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U.S. Makes Progress in Preparing for Pandemic Influenza...But Drug Distribution and Effectivess are Debatable

P&T Journal, November 2007

The avian flu scare of a few years ago
has long since disappeared from
the headlines in the U.S., but its
legacy is still being felt in efforts at local,
state, and federal levels to put the country
on secure footing in case of a pandemic
influenza epidemic. No one is complacent,
especially since the deadly H5N1
strain of bird flu is apparently alive and
well in the Far East. China closed off one
village near Hong Kong in October after
10,000 ducks in the village died.
A question persists: How much prog -
ress have the Department of Homeland
Security (DHS) and the Department of
Health and Human Services (DHHS)
made in implementing an emergency
strategy and helping states, cities, and
counties develop an emergency response
capability? Not surprisingly, the answer is
mixed, according to hearings held in the
Senate Homeland Security and Governmental
Affairs Committee in October.
Homeland Security issued a plan in
March 2006, and the DHHS has been
busy implementing its overwhelming
share of the action items; at last count,
200 of them had been completed. Worried
about federal planning, Congress created
the position of Assistant Secretary for
Preparedness and Response in the Pandemic
and All-Hazards Preparedness Act
in December 2006, now filled by Rear Admiral
William Craig Vanderwagen, MD.
However, the federal lines of authority,
with respect to a pandemic influenza
emergency, are still unclear. Homeland
Security is responsible for the National
Response Plan (NRP), which is supposed
to be used as guidance at the local level for
response to all emergencies, whether it be
a Hurricane Katrina, a nuclear accident, or
an influenza outbreak. The department is revising and renaming the NRP, to be
called the National Response Framework.
The first draft of this plan, published this
past spring, was heavily panned.
In October, Yvonne Madlock, a Tennessee
public health official, stated:1
… we share the frustration of many local
and state officials about their lack of representation
in the revision process for the
National Response Plan, which will govern
response to pandemic influenza.
That lack of local input is evident in confusing
federal guidelines. In the same
presentation, she explained:1
For instance, recently released HHS/CDC
guidance for state and local preparedness
lists eight required critical tasks to prepare
for isolation and quarantine and [D]HHS is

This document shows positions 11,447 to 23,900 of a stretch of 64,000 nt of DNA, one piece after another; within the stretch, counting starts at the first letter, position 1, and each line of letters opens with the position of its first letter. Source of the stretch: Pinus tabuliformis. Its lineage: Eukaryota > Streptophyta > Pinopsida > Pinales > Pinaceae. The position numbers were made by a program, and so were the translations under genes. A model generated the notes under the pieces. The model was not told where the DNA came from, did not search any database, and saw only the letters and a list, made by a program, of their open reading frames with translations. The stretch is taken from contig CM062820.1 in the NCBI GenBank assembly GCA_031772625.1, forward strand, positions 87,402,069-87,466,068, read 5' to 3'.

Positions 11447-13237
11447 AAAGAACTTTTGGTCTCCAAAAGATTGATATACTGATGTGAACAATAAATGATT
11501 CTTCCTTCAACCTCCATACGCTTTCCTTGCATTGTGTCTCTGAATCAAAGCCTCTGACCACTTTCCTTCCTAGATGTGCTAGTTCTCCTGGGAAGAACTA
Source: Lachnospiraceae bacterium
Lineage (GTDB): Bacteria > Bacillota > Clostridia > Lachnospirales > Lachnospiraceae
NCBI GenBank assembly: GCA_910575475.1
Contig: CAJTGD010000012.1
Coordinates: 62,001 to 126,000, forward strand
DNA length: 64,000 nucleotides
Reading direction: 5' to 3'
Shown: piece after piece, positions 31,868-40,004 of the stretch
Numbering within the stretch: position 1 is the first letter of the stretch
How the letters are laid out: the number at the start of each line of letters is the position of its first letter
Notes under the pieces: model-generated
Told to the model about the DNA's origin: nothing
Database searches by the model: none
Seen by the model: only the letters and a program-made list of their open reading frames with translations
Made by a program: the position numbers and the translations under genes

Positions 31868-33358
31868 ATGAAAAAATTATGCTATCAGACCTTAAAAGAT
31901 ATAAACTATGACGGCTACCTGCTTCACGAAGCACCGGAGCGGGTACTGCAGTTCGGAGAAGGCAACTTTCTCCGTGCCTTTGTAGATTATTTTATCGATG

working on performance metrics. DHS has
a published a Target Capabilities List for
Isolation and Quarantine that includes over
60 critical tasks, with associated performance
measures. The result is a mixed message
to local planners.
Beyond these kinds of guidance conflicts,
there are operational uncertainties
as well, foremost among them whether
localities will have enough of the right
anti viral agents on hand if an emergency
strikes and whether they will be able to
get them quickly enough to people who
need them.
Paul K. Halverson, Director and State
Health Officer of the Arkansas Department
of Health, said that even when a
state purchases antiviral drugs and stockpiles
them, it is still unknown whether
they will work. Moreover, millions of dollars
have been spent to purchase those
drugs, but the drugs cannot be used in
non-pandemic situations. If the drugs
have not been utilized at the end of five
years—at the end of their shelf life—they
are useless.
“There is no alternative offered to us
for rotation of this stockpile,” Mr. Halverson
added.The good news is that an adequate
stockpile (adequate treatment for 25% of
the U.S. population) of two neuram in -
idase inhibitors is nearly in place: osel -
tamivir phosphate (Tamiflu, Roche) and
zana mivir (Relenza, GlaxoSmithKline).
The federal stockpile provides 37.5 million
treatment courses, and the government
expects to purchase the remaining
12.5 million courses soon, after Congress
forks over the money, to achieve the goal
of 50 million—the 25%—by July 2008.
The states have bought about half of their
goal of 30 million courses of treatment,
and the DHHS is subsidizing those purchases
to the tune of $170 million.
Whether Tamiflu and Relenza will
work remains to be seen. Of course, it is
always possible that clinical resistance
to those two drugs will develop—hence
the efforts by the DHHS to develop a
third drug, peramivir, which is also a neuraminidase
inhibitor. Peramivir is in midstage
clinical evaluation.
“We need new antiviral candidates,
should the viruses become resistant to
the currently available antivirals,” admits
Dr. Vanderwagen.
Christopher Pope, Director of Home -
land Security and Emergency Management
in New Hampshire, offered the
clearest picture of our nation’s preparedness
for a pandemic influenza outbreak:2
Local governments, states, and the private
sector have made great strides in their preparedness
and response capabilities in public
health crisis. However, we are still not at
the acceptable level of readiness that our
citize ns expect and deserve. States and local
governments continue to need funding and
leadership from the federal government as
we continue to build these capabilities.